Saraikela State

Saraikela State also spelt Seraikela, Saraikella or Seraikella( Odia:ଷଢେ଼ଇକଳା), was an Odia princely state in India during the era of the British Raj, in the region that is now the Jharkhand state.[2] Its capital was at Saraikela.

Saraikella State
ଷଢେ଼ଇକଳା ରାଜ୍ୟ
Princely State of British India
1620–1948
Flag of Saraikella [1]
Flag
Singhbum-Sairakela-Kharsawan.jpg
Saraikela State in a 1909
Imperial Gazetteer of India map
Area 
• 1892
1,163 km2 (449 sq mi)
Population 
• 1892
77,097
History
History 
• Established
1620
1948
Succeeded by
India

The state had an area of 1163 km2 which yielded an average revenue of Rs.92,000 in 1901, and was one of the nine Chota Nagpur States under the authority of the governor of Bengal Presidency.[3] The last ruler of the state, Raja Aditya Pratap Singh Deo, signed the merger agreement acceding to the Indian Union on 18 May 1948.

HistoryEdit

The state was founded in 1620 by Raja Bikram Singh (a forerunner to the ruling family's current nomenclature of Singh Deo. The state came under the influence of the Maratha rulers of Nagpur in the 18th century, and became a princely state of British India in 1803, at the conclusion of the Second Anglo-Maratha War at Deogaon of Orissa. After the war, the East India Company included the Saraikela princely state under the governance of the Chhota Nagpur Commissioner.[citation needed]

In 1912 Saraikela came under the authority of the province of Bihar and Orissa, which was newly created from the eastern districts of Bengal. In 1936 the state was placed under the authority of the Orissa Province. Saraikela, along with 24 other princely states of the Eastern States Agency, acceded to the Government of India on 1 January 1948, with a will to merge the princely state with Orissa province of the Indian Republic.

As a result, both Saraikela and Kharsawan princely states were merged with Orissa in 1948. On 1 January 1948 itself, the tribals of these two princely states, who were in a majority, revolted against the merger with Orissa. This was supported by Patayet Sahib Maharajkumar Bhoopendra Narayan Singh Deo, third son of Raja Aditya Pratap Singh Deo, as a result of which he was imprisoned to ensure the popular movement died down. The central government appointed a commission under Mr. Baudkar to look into the matter. On the basis of the Baudkar commission report, Saraikela and Kharsawan princely states were merged with Bihar on 18 May 1948. These two princely states became part of Jharkhand when the state was separated from Bihar on 15 November 2000. From 18 May 1948 onward, many non-tribal Oriyas of the districts of Saraikela Kharsawan, East Singhbhum, and West Singhbhum have migrated and settled permanently in Odisha.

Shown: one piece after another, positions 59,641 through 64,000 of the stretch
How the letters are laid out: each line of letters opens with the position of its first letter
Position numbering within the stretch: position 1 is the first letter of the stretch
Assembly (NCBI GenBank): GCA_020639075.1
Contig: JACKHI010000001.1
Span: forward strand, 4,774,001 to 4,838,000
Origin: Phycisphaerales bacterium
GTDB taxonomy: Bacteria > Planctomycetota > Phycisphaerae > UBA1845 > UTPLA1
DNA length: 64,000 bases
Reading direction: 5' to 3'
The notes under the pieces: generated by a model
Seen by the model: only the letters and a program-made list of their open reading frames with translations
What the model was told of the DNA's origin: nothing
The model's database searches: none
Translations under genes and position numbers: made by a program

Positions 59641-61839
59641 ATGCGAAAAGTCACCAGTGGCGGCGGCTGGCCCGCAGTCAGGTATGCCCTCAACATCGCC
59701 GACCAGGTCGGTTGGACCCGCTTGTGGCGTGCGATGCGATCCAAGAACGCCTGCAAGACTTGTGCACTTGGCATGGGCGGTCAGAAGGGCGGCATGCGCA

RulersEdit

Former rulers bore the title of 'Kunwar' until 1884.[4] The rulers are descendants of the Porahat royal family.

KunwarsEdit

  •  1620 – .... Bikram Singh I
  •  .... – .... Nru Singh
  •  1728 – 1743 Satrughan Singh
  • c.1743 – 1818 Abhiram Singh (d. 1818)
  •  1818 – 1823 Bikram Singh II (d. 1823)
  •  1823 – 1837 Ajamber Singh (d. 1837)
  •  1837 – 1883 Chakradhar Singh (b. 1808 – d. 1883)
  • 25 Nov 1883 – Nov 1884 Udit Narayan Singh (b. 1849 – d. 1931)

RajasEdit

  • Nov 1884 9 December 1931 Udit Narayan Singh (s.a.)
  • 9 December 1931 – 15 August 1947 Aditya Pratap Singh (b. 1887 – d. 1969)

Titular RajasEdit

  • Tribhuvan Singhdeo ( 1955)
  • Vikram Singhdeo (1983)

See alsoEdit

ReferencesEdit

  1. ^ "The Unfinished Task of Orissa Formation" (PDF). Retrieved 9 June 2018.
  2. ^ Imperial Gazetteer2 of India, Volume 22, page 83 – Imperial Gazetteer of India – Digital South Asia Library. Dsal.uchicago.edu. Retrieved 11 July 2012.
  3. ^ Chisholm, Hugh, ed. (1911). "Chota Nagpur" . Encyclopædia Britannica. Vol. 6 (11th ed.). Cambridge University Press. p. 272.
  4. ^ Princely States of India

Coordinates: 22°41′52″N 85°58′28″E / 22.69778°N 85.97444°E / 22.69778; 85.97444